In choosing these board members, they will need to move from their comfort zone and bring in non-Japanese from outside Toyota. Many Japanese companies, Toyota included, are notorious for being culturally insular when it comes to appointing managerial and decision-making positions. Some people have even charged it with racist promotion practices.

Whatever it may be described as, their current practices leads to group-think and lack of acceptance for change. Fresh and different views are essential in ensuring that problems can spotted and challenged, instead of being ignored and brushed aside collectively.

Although Western management does not always demonstrate the best of business practices, there are many successful concepts and elements which Toyota can bring in and absorb into their business. Implementing a system of accountability is something they will need to learn from the West, as the recent Lexus brake lockup fiasco shows.

A more innovative hybrid car design.
In general, Japanese companies are slow to respond to changing situations, because of the importance of consensus in their culture, and Toyota is no objection. Consensus is a double edged sword because it takes so much time to achieve, so Toyota will need to re-examine the need for consensus versus the need to respond to business conditions, and balance the two accordingly.

Most importantly, Toyota needs to remind itself of what made them great in the first place: the Toyota Way. They need to reaffirm across the board that the highest quality is their goal and guiding light. Akio Toyoda will also need to reaffirm a commonly said, but temporarily forgotten Japanese belief that the Customer is God.

They will need to reinstate horenso, or effective 360-degree communication, and emphasize that it is not simply nice to have, but is essential for the firm’s recovery and continued growth and prosperity. They will also need to remember that in today’s world, solely engaging in bottom to top communication is not efficient nor acceptable, as it would lead to sub-par decisions, actions and results. Full communication to all stakeholders and employees is now the key to any successful leading organization.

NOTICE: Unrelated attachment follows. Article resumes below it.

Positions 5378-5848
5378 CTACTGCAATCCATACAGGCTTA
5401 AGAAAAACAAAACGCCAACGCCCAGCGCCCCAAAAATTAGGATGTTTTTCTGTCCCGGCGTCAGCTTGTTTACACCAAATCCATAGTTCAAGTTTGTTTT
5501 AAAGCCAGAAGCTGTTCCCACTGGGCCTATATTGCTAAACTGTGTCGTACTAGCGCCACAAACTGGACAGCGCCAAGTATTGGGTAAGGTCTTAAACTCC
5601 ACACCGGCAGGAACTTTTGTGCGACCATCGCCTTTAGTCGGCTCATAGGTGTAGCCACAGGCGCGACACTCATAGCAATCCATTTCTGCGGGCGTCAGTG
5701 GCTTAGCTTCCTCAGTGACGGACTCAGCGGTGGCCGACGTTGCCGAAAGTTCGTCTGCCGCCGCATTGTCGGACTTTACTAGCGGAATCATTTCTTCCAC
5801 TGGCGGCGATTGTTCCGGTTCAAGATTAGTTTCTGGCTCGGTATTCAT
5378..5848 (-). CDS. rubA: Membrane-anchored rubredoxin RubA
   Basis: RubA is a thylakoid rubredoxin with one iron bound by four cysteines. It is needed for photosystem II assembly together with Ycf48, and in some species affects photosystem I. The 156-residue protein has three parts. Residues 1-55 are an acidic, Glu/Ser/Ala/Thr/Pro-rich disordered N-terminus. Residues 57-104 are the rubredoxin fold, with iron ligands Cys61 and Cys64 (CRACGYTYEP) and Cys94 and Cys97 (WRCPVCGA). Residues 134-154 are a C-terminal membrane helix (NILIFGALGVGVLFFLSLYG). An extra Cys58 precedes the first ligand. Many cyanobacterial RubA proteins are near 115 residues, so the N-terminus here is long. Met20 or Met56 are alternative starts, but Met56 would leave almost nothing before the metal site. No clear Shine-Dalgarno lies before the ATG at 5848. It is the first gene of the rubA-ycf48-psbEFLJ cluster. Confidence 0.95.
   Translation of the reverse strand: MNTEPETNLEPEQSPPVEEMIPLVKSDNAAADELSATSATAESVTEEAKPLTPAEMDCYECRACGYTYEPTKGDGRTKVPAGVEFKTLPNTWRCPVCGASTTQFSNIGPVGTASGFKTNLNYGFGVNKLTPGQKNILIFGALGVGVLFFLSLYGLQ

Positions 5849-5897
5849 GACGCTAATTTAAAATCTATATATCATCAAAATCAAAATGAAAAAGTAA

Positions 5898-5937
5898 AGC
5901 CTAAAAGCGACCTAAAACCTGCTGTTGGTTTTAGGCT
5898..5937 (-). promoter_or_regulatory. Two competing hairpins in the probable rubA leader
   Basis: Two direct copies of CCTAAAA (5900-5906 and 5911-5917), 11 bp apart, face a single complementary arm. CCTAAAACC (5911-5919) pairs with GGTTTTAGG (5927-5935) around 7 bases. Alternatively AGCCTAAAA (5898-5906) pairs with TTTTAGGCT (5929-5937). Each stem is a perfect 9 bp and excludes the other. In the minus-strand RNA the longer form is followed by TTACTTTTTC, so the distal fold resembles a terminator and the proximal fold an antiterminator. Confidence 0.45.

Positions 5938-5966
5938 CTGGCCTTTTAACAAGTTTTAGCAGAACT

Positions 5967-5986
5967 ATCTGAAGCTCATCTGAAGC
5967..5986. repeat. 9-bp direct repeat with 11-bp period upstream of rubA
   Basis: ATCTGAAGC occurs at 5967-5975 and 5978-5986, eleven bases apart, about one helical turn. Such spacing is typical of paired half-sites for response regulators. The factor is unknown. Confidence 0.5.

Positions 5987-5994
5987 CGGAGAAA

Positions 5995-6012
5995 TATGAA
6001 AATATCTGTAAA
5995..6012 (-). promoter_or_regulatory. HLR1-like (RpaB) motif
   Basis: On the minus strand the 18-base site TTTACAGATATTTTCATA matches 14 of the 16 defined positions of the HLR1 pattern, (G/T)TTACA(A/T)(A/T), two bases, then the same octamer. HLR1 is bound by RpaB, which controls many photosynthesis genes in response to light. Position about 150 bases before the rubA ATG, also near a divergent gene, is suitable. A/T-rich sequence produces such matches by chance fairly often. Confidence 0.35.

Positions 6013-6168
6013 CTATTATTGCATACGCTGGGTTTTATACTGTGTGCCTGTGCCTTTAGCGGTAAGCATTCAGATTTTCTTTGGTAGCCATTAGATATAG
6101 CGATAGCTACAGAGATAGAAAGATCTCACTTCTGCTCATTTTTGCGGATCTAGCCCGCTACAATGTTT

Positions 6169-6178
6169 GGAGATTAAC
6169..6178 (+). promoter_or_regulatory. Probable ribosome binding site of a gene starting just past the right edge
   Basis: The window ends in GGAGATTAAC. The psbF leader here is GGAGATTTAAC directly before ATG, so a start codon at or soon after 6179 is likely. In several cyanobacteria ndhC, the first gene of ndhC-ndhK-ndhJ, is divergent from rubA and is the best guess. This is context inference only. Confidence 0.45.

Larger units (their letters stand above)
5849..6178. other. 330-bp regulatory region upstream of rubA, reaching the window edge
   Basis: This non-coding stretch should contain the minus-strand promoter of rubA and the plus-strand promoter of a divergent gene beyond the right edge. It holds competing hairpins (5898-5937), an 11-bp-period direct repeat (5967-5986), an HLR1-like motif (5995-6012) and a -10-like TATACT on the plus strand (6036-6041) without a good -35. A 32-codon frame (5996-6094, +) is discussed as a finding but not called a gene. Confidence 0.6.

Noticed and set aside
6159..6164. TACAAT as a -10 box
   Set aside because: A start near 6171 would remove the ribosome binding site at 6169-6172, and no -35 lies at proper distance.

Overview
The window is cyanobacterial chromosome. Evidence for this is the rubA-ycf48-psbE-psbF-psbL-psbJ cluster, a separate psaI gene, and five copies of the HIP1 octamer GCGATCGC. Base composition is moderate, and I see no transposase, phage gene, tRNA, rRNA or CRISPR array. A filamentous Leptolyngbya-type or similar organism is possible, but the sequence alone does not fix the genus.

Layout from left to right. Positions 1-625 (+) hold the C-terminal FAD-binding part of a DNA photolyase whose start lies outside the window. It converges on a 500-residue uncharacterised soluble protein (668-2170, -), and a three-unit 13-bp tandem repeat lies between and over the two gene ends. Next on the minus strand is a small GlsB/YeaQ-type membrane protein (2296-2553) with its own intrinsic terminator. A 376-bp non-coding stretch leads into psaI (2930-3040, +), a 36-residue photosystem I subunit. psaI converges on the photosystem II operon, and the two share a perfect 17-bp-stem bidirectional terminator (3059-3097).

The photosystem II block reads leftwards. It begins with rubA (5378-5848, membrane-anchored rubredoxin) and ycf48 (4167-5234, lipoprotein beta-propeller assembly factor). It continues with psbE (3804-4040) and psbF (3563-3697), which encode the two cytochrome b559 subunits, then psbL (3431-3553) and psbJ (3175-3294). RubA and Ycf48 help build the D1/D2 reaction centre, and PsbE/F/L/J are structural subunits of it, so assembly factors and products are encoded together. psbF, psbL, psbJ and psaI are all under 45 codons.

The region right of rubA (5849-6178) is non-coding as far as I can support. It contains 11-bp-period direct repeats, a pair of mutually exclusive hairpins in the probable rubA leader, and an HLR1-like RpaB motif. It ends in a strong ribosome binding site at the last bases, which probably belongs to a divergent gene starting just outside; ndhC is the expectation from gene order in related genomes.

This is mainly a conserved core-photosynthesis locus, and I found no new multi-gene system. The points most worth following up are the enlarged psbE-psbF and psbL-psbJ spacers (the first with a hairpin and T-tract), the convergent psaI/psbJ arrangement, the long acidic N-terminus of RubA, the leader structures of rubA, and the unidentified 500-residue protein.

Toyota Will Return

Toyota has been given a bloody nose. They are down, but are certainly not out. With the reemphasis on the basic beliefs of quality first using the tools in the Toyota Way, they will return from this crisis with even greater strength and a sharper focus than before.

Photo Credits

Toyota Logo Grill: Photo by kenjonbro, licensed under Creative Commons by-nc-2.0
Change Sign: Photo by David Reece,  licensed under Creative Commons by-sa-2.0
Toyota Yaris: Photo by Jonathan W, licensed under Creative Commons by-nc-2.0
Toyota Hybrid Concept Car: Photo by Alan D, licensed under Creative Commons by-2.0

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Karn G. Bulsuk: Full Speed Ahead: Toyota's in trouble. Here's how to fix it.
Toyota's in trouble. Here's how to fix it.
Toyota's sticky pedal fiasco has dropped the car maker into hot water. Slapped with a $16.4 million fine, it signals not the end of the Toyota Way, but a back-to-basics for the company. Here's what went wrong, and how to fix the company from the inside out using their own mantra.
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Karn G. Bulsuk: Full Speed Ahead